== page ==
Our journalist travels around Greater Montreal to talk about people, events or places that make the heart of their neighborhood beat.
“It’s Toys ‘R’ Us to me,” Cong-Bon Huynh says.
Can going to the grocery store be so exciting?
It certainly was for the people who stood in a long line before the doors of Supermarket T
“There were so many people,” says Cong-Bon Huynh, who was curious to witness the official introduction in Quebec of the country’s largest Asian grocery chain.
To make discoveries among the 20,000 products on sale, we asked the head teacher at the School of Catering and Tourism Trades in Montreal to accompany us from one aisle to another at T
In the fruits and vegetables section, the Montrealer of Vietnamese origin first drew our attention to the dragon fruit, which turns out to be more beautiful than tasty, and to the presence of the jackfruit, not to be confused with the durian. , the smell of which is very pronounced.
Cong-Bon then said he was impressed by the large selection of mushrooms (about fifty!), and he was not the only one… “I am amazed and even shocked. I’ve never seen so many varieties,” enthused Evelynne Barten, a teacher at Cégep Vanier – located nearby – who was making her first jump at T
The offal section is also impressive, as well as the one with bakery and pastry products (your children will love the brioche bread).
Thanks to Cong-Bon, we then learned that candles are made from 100% beef fat, that salted duck eggs have a long tradition in China, and that if chickens are very dark in color, almost black is because it is an ancient breed from Asia: the silkie chicken. The cooking teacher then politely corrected the situation when we dared to say that duck tongues were unappetizing when it is rather considered to be a delicacy.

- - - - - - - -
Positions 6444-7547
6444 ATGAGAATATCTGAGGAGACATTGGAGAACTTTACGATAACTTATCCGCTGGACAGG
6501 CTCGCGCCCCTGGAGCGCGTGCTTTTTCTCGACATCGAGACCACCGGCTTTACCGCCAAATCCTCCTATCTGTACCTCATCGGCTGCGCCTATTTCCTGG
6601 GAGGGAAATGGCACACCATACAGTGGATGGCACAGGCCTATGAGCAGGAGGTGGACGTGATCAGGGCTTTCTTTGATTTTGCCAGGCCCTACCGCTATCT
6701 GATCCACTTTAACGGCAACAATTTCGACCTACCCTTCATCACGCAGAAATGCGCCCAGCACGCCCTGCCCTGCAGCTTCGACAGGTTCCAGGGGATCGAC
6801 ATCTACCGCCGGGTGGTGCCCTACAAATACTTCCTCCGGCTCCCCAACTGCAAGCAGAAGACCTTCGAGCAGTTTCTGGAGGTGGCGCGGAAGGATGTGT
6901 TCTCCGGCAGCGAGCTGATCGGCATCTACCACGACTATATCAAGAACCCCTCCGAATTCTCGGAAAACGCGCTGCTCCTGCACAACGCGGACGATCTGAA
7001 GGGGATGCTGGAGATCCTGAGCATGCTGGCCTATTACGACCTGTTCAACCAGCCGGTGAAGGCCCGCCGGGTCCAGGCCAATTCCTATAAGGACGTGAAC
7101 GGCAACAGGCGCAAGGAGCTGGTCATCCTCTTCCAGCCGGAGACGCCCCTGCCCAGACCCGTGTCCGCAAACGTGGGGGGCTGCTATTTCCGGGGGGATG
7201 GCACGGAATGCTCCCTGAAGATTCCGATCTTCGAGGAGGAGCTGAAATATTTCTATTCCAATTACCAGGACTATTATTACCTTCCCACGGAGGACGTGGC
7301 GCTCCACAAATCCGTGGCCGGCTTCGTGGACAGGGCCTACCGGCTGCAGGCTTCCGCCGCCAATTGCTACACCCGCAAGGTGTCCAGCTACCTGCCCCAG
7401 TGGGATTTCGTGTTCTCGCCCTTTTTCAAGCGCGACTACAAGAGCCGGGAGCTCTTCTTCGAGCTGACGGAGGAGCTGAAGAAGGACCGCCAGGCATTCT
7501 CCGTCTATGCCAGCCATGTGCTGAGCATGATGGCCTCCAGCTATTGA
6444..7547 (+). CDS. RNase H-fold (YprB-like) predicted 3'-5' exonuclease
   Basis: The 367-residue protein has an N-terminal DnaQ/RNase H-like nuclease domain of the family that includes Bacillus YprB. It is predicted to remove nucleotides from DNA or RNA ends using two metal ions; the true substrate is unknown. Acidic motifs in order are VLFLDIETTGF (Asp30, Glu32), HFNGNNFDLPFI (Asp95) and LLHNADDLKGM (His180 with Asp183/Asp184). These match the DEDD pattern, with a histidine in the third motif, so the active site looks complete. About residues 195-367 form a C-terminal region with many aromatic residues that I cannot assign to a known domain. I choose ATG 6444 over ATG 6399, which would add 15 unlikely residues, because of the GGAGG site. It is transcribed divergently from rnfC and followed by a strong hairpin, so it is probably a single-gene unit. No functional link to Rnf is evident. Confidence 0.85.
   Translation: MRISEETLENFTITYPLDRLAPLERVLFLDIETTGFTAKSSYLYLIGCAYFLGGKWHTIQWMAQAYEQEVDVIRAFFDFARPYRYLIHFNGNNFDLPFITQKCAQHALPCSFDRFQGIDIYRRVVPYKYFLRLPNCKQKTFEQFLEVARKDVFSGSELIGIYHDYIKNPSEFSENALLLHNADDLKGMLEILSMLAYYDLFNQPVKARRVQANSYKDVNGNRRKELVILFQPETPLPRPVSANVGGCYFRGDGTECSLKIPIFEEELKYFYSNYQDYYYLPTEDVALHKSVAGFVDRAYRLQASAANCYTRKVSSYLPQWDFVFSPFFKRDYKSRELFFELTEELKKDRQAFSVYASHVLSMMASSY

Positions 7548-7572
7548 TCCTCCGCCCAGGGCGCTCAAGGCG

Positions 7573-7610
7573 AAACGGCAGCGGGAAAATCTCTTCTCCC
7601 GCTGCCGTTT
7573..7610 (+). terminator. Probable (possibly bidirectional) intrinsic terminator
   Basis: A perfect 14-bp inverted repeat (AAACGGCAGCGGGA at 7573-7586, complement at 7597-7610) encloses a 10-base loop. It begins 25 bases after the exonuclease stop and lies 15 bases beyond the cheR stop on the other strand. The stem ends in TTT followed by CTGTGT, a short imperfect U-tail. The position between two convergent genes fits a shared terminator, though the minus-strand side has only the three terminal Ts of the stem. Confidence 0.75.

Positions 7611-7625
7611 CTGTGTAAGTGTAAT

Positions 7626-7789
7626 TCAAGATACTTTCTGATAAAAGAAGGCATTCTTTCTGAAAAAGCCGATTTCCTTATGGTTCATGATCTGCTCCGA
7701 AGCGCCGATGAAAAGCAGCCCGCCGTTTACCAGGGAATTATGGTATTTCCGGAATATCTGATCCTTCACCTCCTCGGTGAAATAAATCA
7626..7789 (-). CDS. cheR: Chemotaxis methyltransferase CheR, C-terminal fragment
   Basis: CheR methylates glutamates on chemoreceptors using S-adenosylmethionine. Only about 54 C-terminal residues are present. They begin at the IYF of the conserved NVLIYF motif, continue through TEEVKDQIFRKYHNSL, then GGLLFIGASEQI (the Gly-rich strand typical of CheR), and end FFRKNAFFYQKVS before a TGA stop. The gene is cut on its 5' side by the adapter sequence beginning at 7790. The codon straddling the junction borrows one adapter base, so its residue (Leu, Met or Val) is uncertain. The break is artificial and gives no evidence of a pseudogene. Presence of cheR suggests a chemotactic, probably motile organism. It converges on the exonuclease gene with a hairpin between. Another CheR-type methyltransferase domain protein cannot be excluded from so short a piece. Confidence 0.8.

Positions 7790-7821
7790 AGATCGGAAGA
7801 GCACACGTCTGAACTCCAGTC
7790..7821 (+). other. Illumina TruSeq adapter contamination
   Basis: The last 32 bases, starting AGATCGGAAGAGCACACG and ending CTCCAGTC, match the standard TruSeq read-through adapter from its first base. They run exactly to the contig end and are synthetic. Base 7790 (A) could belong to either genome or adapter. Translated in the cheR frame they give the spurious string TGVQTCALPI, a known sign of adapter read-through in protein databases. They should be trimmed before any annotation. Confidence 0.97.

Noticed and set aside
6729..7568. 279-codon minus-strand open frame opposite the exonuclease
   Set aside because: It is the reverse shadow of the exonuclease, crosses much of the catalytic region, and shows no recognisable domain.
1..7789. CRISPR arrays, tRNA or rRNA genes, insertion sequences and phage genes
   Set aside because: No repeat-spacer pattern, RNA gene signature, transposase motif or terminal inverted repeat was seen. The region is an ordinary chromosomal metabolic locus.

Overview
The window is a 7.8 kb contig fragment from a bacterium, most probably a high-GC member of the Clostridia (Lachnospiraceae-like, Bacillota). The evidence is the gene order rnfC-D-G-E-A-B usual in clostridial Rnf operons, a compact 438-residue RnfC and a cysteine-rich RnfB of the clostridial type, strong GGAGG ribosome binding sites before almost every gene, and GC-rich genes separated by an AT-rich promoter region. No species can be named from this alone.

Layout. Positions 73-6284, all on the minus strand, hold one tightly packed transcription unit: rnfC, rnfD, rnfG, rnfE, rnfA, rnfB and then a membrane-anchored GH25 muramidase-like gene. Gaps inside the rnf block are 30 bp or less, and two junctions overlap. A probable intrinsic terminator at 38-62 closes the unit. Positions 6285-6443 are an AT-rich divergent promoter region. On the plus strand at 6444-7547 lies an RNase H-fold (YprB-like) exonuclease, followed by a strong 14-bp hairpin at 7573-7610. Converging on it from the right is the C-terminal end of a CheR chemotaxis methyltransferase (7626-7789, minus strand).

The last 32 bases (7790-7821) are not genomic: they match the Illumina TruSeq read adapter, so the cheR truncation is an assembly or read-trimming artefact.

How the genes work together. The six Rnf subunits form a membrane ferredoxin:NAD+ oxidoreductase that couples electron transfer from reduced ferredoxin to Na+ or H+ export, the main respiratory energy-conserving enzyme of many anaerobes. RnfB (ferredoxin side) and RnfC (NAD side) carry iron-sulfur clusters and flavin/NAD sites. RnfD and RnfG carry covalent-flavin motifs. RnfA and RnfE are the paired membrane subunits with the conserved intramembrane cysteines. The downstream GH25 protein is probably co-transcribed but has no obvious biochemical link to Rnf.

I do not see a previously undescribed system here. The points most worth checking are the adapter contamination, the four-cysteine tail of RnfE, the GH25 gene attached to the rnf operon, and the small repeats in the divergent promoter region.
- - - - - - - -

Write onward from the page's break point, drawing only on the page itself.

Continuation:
We chatted with Long Duc Ong, a regular customer of T
“I like coming here: it’s big, it’s clean and nice. I look at discounts,” he added, pointing out that inflation is also hitting Asian products.
It’s not even 11:00 a.m. when people are lining up for the ready-meals, take-out or eat-in counter. “Lunchtime is always full,” confirms store manager Alex Chen.
To say that Tina Lee, CEO and daughter of the founders of T
“Our arrival in Quebec is a big step forward for us,” says Tina Lee looking back.
However, the task was colossal when it came to language and labelling. “We hired a team of seven full-time translators for a year,” she says.
Tina Lee is delighted to see that customers of Asian origin mix in her supermarkets, for whom the products are a matter of nostalgia and tradition, and others eager for discovery. “Those who take cooking classes while traveling,” she illustrates.
Tina Lee grew up in Vancouver, where there was not a Chinatown like Montreal, she points out. “There were small businesses, but none where you could find everything like at Safeway,” she explains.
Her mother, like many busy parents, dreamed of a “clean, modern and big” Asian supermarket, says her daughter, so she and her husband founded the first T
“The older you get, the more you go back to basics,” says Cong-Bon Huynh, for whom Tonkinese soup remains the most comforting dish.
“Kitchen design for me is about the love you give to someone,” he emphasizes.
One thing is certain, there is enough inspiration for new recipes at T